My Blog

By Patrick Fettinger, DPM, LLC
April 27, 2020
Category: blog

At Patrick Fettinger, DPM we hope all of our Fairfield County patients are staying safe and healthy. We know that COVID 19 has created a fair amount of stress for families. Working from home and distance learning, combined with fears connected to the virus, and an abundance of together time can be a recipe for disaster. Fortunately, there are ways to ease the strain and yes, actually have some good come out of this challenging time. Below are 4 suggestions to consider trying with your family.

  1. Stick to your routine as much as possible. Getting up at your usual time, performing basic hygiene daily, eating meals at regular times, doing chores—anything that is familiar will provide touchpoints of normalcy that will offer comfort and a sense of security. For parents and children to get necessary school/office work accomplished, create a schedule of work hours (with breaks).
  2. Create space to express feelings. All family members need to be able to share their fears and worries, as well as the positive things they’re experiencing during this time. Don’t try to sugarcoat or dismiss negative feelings. Make time to talk to each of your children individually and listen to what they’re saying before offering feedback.
  3. Stay/get physically active. Regular exercise is essential for good health (and not just during the time of the coronavirus!) If your family doesn’t already, now is a good time to start being physically active together. Walks or bike rides around the neighborhood, an indoor fitness circuit, video exercise routines or just working in the yard are all viable options at this time. Exercise elevates mood, helps maintain an appropriate weight, and improves sleep quality.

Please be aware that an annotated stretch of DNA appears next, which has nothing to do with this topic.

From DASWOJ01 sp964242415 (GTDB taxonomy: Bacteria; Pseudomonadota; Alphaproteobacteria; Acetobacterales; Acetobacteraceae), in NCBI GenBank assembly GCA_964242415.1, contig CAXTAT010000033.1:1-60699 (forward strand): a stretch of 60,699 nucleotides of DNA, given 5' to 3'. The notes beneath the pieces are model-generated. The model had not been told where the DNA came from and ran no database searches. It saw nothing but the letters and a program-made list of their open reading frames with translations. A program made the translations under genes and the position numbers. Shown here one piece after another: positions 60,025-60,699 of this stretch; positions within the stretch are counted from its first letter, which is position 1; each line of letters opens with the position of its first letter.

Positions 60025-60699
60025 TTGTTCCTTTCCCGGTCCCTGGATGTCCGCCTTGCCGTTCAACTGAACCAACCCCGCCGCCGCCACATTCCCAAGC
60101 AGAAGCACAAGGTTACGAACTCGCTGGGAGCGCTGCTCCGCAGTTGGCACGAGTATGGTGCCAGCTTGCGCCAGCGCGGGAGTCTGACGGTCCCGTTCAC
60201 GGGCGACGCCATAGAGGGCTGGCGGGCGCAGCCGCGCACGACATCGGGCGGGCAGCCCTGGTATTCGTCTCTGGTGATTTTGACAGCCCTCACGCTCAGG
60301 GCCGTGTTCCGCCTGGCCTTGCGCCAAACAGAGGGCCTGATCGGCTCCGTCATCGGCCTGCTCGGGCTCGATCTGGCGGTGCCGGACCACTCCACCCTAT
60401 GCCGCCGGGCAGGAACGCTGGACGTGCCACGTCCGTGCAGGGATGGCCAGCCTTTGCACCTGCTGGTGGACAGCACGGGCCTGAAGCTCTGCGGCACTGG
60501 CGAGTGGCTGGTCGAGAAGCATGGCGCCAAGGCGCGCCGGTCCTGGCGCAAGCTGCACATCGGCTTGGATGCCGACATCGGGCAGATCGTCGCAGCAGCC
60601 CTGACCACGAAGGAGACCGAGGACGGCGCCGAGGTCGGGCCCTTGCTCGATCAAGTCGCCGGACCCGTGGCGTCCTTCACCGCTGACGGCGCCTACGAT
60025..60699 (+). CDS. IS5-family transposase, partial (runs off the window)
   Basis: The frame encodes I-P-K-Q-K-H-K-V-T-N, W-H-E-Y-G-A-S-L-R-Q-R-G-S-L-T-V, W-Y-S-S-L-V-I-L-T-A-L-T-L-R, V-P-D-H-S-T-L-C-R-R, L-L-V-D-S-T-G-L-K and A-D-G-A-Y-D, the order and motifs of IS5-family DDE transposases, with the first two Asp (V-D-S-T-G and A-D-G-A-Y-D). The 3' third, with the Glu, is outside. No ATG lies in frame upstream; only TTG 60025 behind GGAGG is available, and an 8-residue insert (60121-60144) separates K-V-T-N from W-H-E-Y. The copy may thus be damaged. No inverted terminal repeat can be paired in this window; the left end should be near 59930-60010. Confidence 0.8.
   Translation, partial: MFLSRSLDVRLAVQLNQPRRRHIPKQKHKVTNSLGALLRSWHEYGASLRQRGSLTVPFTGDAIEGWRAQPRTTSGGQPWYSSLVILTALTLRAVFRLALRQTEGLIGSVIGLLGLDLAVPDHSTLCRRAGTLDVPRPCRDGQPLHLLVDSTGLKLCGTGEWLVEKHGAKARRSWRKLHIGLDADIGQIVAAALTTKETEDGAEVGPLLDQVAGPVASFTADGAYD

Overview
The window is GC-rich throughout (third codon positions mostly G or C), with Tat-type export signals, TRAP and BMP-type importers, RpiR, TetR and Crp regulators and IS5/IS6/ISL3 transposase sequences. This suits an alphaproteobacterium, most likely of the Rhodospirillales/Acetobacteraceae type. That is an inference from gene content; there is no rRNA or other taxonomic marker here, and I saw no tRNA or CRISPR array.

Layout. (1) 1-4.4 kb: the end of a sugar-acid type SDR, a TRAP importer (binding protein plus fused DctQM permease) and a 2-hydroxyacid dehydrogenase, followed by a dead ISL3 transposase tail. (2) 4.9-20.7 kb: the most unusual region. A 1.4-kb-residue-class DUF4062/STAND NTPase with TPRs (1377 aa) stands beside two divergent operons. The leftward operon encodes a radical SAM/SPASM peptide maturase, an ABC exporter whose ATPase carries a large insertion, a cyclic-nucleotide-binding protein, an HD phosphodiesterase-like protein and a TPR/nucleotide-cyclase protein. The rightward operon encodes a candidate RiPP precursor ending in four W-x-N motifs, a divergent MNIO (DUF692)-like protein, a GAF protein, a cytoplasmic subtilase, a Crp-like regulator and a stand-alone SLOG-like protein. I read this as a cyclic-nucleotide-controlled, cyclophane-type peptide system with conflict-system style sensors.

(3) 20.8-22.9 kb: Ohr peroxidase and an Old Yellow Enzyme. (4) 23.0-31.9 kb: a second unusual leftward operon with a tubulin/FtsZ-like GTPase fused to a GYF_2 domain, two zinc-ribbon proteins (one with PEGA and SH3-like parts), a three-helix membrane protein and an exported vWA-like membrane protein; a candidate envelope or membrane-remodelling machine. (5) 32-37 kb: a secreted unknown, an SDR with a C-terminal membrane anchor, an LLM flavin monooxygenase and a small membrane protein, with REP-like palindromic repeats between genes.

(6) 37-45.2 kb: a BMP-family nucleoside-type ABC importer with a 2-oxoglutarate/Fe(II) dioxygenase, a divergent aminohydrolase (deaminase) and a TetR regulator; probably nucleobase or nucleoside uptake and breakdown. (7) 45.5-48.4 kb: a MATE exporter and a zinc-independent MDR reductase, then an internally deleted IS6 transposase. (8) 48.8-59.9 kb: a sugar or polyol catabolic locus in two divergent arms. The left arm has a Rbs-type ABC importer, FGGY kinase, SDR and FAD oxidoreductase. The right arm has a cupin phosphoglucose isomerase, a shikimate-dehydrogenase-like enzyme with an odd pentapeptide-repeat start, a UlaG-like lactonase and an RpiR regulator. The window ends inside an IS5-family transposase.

4. Make time for fun. One positive outcome of the stay home orders can be a chance to reconnect and enjoy family time. Plan specific activities like cooking together, watching a new or favorite movie, playing board games, organizing family photos, and making cards to send to friends and family.

If you experience any foot or ankle discomfort while exercising, contact our New Fairfield (203-746-9660) or Middlebury (203-598-0357) office to discuss your condition with our podiatrist, Dr. Patrick J. Fettinger. 

We will get through this challenging time! 

By Patrick Fettinger, DPM
March 31, 2020
Category: Foot Care